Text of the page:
False Value is the eighth novel in Ben Aaronovitch’s Rivers of London series. I’ve enjoyed all the previous novels, but I’m sorry to say that I think that Ben Aaronovitch has now lost the plot. This book was a mess, and worse, it was a boring, unfunny mess.
False Value opens with Peter Grant, wizard policeman, starting a new job in a company that does geeky stuff involving data and algorithms. Its owner, an Australian tech billionaire, appears to be involved in a secret project that has some link to the theft of a historical, possibly magical, artefact. Unfortunately, Aaronovitch decides to use a convoluted, back-and-forth timeline in the first part of the book to increase suspense, which is unnecessary and annoying. Even more annoyingly, the tech company is called the Serious Cybernetics Corporation and the book is filled with Hitchhiker’s Guide to the Galaxy references. I’m a Hitchhikers fan from way back but even I was totally over the jokes by the end of the first chapter — and they just kept coming. And this was just the start of the hard core sci-fi in-jokes, because ultimately, False Value is science fiction, or a mix of science fiction and fantasy. Which is fine! Ben Aaronovitch is a Doctor Who writer and this is clearly a genre he loves. The problem is that the Rivers of London series has a lot of fans who don’t often read speculative fiction but were initially drawn in by the humour, the London history, the well-researched police procedural bits and the diverse cast of interesting characters — and only some of these elements appear in False Value.
It also seems to me that Aaronovitch has lost control of his world-building. He keeps inventing cool bits of magic to throw into his story – talking foxes! humans ageing backwards! carnivorous unicorns controlled by militant time-shifting fae! — without following up on them in any meaningful, consistent way. So, for example, a talking fox appears for a paragraph to remind us of how awesome the concept is, even though this has nothing to do with the plot, then he disappears. Some new American magicians arrive in London, but there’s no reference to the two groups of American magicians introduced in previous books. The tech plot involves a type of magic developed by women, but where are Lady Helena and Caroline, the witches from The Hanging Tree? Aaronovitch is juggling a lot of elements and he keeps dropping them. This book also relies heavily on the reader being familiar with all of Aaronovitch’s novellas, short stories and graphic novels, particularly The Furthest Station, but I don’t think it’s realistic to expect novel readers to keep up with all these associated stories (personally, I gave up on the graphic novels after all the gratuitous female nudity in Black Mould).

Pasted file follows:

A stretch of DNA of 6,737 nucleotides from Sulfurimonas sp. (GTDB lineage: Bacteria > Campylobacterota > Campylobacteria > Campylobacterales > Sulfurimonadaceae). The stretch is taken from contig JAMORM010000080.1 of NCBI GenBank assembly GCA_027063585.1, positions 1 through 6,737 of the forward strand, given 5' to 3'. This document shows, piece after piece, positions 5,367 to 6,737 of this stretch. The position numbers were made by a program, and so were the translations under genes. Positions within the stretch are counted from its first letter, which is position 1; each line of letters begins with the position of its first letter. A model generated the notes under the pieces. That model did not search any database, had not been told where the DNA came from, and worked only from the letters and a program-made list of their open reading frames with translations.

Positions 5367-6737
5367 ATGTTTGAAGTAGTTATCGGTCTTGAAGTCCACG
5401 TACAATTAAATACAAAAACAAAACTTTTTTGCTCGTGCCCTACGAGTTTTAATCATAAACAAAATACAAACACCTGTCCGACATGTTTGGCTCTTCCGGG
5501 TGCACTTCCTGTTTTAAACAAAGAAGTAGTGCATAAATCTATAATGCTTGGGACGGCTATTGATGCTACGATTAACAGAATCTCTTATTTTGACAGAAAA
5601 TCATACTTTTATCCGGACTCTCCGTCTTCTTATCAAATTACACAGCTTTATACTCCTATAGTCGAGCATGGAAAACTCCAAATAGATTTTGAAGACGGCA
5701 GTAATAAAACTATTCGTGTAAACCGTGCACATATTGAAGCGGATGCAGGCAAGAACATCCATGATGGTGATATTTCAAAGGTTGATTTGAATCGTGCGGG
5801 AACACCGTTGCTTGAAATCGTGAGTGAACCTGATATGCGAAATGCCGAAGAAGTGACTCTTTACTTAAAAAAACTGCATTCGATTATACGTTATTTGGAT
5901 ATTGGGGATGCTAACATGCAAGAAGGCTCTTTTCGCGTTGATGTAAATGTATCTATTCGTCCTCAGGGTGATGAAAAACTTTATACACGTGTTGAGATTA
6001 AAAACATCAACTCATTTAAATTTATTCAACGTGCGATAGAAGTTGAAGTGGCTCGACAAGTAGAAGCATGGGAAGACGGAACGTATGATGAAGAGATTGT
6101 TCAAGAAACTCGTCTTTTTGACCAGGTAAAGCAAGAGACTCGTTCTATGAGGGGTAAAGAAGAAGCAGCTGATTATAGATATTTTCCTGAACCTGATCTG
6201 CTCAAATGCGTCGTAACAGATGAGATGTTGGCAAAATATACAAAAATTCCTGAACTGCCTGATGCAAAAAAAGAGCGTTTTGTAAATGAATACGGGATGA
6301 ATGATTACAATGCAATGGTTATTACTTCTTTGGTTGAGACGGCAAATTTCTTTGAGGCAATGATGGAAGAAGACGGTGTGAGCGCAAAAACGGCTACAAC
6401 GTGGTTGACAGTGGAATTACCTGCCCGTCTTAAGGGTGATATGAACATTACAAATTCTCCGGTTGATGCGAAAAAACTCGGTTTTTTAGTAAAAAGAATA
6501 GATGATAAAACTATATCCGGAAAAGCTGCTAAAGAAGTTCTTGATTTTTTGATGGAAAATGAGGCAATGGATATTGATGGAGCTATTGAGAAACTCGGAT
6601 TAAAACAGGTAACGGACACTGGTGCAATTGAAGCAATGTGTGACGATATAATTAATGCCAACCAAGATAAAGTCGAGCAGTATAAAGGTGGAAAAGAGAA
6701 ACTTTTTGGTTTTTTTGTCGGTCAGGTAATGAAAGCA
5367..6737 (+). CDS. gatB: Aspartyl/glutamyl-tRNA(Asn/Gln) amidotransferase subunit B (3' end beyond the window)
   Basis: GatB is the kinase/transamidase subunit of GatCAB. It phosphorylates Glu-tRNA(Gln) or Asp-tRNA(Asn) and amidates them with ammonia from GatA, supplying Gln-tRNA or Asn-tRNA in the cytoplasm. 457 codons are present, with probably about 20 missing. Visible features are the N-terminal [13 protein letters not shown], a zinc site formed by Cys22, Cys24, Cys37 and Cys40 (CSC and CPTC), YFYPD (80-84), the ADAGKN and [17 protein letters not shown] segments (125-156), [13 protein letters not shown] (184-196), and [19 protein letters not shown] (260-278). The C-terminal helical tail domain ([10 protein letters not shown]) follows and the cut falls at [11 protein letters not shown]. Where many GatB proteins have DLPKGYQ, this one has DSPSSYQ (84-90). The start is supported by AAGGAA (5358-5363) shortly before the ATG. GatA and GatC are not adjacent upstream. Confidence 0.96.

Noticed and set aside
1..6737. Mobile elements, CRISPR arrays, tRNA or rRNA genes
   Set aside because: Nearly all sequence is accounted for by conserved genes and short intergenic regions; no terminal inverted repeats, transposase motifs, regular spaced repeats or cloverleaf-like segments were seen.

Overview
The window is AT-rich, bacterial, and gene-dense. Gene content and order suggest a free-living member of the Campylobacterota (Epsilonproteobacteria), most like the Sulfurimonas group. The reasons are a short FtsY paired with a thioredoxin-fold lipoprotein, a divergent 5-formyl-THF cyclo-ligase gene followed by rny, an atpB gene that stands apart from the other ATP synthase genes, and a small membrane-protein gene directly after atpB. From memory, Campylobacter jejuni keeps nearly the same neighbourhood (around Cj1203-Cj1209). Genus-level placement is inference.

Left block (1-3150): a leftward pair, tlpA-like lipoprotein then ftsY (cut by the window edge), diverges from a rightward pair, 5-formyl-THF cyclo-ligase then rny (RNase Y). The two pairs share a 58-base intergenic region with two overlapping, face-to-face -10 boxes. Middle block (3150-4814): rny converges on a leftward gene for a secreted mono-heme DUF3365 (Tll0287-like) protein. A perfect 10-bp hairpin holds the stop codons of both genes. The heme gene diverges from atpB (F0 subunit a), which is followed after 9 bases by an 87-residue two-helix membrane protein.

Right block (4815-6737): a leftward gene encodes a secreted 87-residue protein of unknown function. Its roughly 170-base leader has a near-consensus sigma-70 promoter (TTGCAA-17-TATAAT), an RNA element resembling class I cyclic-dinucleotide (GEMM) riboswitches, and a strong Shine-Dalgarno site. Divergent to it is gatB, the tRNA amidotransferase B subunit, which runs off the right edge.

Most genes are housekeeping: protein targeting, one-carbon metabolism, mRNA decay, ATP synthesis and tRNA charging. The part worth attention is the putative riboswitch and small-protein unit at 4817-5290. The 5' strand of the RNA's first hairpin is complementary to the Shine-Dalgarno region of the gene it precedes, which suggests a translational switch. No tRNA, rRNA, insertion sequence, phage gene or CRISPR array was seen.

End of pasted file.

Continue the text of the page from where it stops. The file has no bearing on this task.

There is a bigger issue, I think. The first seven books had a long narrative arc involving the Faceless Man, which was mostly resolved in Book Seven, although Lesley remained at large. She doesn’t appear in this book. Are we meant to believe that Peter and the rest of the London police force would just forget about Lesley and move on? Is False Value meant to be the start of a new seven-book arc with a new villain? Is it possible to write a long-running, open-ended series of books while maintaining character development and the quality of the writing — especially when Aaronovitch is concurrently writing graphic novels, novellas and short stories, working on a Rivers of London television series and keeping up with a hectic publicity schedule?
I went back to read some of the earlier books in the series and was struck by how much I enjoyed them. Despite my familiarity with these stories, they felt fresh and funny. I’d encourage you to try the first book if you’re unfamiliar with the series, but I’m sad to say that I won’t be reading any more of Rivers of London. So long, Peter, and thanks for all the fish.